ONLINE MEDIA PARTNER for World Alzheimer's Awareness Day / Month 2013 Mumbai Events

Monday, January 31, 2011

Alzheimer's & Related Disorders Society of India (ARDSI) : All India Chapters List

New Delhi:
Mrs. Nirmala Narula,
President ARDSI Delhi Chapter,
163 Kailash Hills
(Ground Floor Back Portion)
New Delhi - 110065   
Tele. 26922940 /64533663 / 642-3300, 644-7888

Sqn. Ldr. K.A.R Nair(Rtd)
Secretary, ARDSI Calicut Chapter,
32/2405, Radhas, P.O. Kottamparamba,
Calicut - 673008, Kerala.
Phone: 0091-495-2355388

Dr. Mathew Abraham,
Consultant Neurologist,President,
ARDSI Kochi Chapter,Neurological Clinic961/1,
Makkar LaneThevara College Road
Perumanoor, Cochin – 682 015
Tel: 0484 – 2319739/314649

Mr. John Thomas C,
Secretary, ARDSI Pathanamthitta Chapter,
Mount Pleasant, Kozhenchery East P.O,
Dist. Pathanamthitta - 689 645.
Tel. 312734.

Ms.Ruksana Ansari
ARDSI, Hyderabad-Deccan Chapter
Room no. 3, Memory Clinic,
Millenium Block, Ground Floor,
NIMS, Punjagutta,
Hyderabad – 500 082 (A.P), INDIA
Ph: +91-40-6610-3413

Dr. R. Sathianathan,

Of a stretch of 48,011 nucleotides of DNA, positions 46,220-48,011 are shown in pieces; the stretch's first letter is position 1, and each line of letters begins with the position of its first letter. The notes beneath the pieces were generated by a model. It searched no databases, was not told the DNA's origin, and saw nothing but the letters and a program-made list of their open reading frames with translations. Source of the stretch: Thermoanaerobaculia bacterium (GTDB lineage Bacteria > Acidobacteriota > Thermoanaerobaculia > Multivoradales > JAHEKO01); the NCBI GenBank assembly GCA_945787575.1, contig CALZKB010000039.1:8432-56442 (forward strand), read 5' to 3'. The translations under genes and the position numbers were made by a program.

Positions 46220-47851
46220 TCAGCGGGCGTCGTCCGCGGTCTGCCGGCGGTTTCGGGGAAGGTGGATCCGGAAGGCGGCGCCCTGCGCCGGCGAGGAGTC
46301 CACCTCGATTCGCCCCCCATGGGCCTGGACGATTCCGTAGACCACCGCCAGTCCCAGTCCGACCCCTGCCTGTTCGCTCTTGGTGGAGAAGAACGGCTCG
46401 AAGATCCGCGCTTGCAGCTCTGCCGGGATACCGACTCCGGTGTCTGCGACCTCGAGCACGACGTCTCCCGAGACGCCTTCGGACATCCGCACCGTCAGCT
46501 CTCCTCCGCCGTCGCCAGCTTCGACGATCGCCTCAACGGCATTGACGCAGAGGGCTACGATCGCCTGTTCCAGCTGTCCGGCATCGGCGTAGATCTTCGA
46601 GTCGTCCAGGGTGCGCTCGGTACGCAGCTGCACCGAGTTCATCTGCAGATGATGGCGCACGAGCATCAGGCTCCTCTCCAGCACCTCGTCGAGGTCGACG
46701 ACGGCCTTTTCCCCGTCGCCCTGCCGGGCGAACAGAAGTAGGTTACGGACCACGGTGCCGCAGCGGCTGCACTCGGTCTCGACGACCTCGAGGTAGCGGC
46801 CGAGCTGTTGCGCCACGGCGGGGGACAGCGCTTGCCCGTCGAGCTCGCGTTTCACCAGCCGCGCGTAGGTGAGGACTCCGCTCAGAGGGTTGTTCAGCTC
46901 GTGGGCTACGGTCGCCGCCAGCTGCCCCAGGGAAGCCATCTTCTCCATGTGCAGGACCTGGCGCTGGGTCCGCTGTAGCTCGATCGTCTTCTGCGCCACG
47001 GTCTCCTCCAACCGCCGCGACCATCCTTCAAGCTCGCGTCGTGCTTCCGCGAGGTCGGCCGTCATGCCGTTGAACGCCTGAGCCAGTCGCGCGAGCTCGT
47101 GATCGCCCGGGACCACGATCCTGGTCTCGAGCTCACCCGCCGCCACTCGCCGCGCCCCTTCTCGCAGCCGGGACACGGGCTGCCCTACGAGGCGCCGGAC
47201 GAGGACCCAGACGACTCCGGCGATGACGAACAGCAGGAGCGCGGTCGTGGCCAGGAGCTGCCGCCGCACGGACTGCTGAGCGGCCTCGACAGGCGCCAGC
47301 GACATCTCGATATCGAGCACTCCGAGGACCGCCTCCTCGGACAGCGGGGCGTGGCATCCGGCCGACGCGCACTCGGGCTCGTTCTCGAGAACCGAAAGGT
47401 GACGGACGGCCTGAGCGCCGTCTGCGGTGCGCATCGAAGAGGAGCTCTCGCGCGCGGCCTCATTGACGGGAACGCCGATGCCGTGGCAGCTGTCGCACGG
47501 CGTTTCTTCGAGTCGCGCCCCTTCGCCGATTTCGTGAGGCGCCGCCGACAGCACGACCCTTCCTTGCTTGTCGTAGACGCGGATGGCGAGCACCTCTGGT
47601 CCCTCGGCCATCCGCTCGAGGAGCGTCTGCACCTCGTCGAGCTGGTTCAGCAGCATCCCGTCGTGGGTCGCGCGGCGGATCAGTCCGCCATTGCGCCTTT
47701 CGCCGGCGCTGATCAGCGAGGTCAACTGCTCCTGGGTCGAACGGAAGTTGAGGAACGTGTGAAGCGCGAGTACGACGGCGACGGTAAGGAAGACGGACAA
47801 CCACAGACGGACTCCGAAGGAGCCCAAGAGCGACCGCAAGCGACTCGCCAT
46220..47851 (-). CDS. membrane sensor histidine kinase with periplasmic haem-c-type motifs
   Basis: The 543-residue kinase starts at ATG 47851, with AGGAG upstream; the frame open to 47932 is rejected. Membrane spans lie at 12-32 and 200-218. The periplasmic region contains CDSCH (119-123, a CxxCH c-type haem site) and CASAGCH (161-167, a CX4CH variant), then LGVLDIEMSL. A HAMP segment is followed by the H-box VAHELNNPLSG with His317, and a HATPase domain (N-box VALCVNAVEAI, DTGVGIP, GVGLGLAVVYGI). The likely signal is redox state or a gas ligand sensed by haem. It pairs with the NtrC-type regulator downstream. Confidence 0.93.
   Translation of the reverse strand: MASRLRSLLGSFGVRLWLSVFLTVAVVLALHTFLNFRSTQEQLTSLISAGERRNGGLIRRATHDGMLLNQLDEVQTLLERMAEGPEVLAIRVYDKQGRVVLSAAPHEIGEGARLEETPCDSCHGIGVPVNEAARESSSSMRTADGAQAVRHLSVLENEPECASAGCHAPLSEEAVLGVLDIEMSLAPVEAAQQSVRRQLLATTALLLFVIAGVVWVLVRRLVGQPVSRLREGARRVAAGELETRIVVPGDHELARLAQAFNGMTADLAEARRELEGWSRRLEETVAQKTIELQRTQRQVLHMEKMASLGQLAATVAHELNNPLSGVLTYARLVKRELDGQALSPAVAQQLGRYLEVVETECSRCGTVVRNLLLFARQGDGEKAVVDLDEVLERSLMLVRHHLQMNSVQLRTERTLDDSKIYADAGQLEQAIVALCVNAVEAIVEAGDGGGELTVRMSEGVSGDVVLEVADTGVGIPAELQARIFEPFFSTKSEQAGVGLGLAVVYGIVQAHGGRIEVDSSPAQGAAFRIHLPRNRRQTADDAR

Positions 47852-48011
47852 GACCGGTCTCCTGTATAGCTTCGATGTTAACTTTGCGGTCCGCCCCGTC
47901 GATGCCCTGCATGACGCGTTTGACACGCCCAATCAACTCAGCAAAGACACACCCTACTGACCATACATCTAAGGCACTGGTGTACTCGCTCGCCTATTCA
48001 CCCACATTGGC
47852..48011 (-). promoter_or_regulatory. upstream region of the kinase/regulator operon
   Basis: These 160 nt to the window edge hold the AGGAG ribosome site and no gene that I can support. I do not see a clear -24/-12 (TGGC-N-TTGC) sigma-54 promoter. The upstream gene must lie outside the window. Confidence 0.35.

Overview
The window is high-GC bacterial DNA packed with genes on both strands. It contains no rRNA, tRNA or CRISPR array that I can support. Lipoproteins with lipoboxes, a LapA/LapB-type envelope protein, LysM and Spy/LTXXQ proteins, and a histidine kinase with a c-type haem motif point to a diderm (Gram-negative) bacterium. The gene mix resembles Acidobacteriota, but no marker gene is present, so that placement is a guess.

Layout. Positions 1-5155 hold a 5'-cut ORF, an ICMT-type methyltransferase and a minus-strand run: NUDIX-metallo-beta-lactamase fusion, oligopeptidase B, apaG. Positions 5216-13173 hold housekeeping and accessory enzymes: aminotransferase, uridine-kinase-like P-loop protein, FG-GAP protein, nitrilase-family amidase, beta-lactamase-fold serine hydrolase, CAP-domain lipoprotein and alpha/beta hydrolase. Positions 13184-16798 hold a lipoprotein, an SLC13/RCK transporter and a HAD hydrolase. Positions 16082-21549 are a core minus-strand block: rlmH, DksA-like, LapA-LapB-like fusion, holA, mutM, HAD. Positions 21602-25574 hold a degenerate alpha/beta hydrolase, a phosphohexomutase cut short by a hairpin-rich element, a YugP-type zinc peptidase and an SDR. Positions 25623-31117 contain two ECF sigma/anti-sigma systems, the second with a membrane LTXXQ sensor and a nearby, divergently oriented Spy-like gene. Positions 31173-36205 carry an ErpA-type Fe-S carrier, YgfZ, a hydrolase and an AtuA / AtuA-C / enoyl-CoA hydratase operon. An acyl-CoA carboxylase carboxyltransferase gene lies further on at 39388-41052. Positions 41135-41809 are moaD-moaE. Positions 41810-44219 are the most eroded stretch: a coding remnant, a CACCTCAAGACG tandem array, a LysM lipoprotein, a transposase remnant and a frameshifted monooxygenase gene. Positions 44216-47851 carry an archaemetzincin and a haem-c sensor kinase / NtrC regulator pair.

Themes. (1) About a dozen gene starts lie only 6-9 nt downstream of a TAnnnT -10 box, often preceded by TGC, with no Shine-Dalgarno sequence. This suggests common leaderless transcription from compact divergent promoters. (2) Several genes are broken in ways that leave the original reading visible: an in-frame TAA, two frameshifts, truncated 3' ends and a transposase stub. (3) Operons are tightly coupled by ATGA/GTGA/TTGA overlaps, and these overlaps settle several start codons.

Secretary, ARDSI Chennai Chapter, D-89, 3rd Street,
Anna Nagar (E), Chennai - 600 102. Clinic:044-26443134.
Tel. (Res) 044-26263104
Fax: 044-2538 0153.

Mrs. Meera Pattabi,
Secretary, ARDSI TVM Chapter, 25/2991,
Malloor Road, Vanchiyoor, Thiruvananthapuram - 695 035.
Tel. 0471-2462573.
Email: ,

Mr. S Premkumar Raja
Secretary, ARDSI B'lore Chapter, 337, 2nd Cross, 1st Block, R T Nagar, Bangalore - 560032
Ph: 23548444/555, Fax: 23548999

Mr. PritiGopal Datta Ray
Secretary, ARDSI Calcutta chapter ,15/3c Naskar para lane kolkata-31, ph-24054959 /+ 91- 9830007576

Mr. Mathew Joseph Kanamala,
Secretary, ARDSI Kottayam Chapter, Counsellor,
Trada De-Addiction Cum Rehabilitation Centre,
Manganam P.O. Kottayam - 686 018
Tel. 0481 – 2505156/2517676

Mr. C.G. Thomas,
President, ARDSI Mumbai Chapter, A-1, Anand Niketan,
Plot No. 46, Sector 9-A, Vashi, Navi Mumbai - 400 703.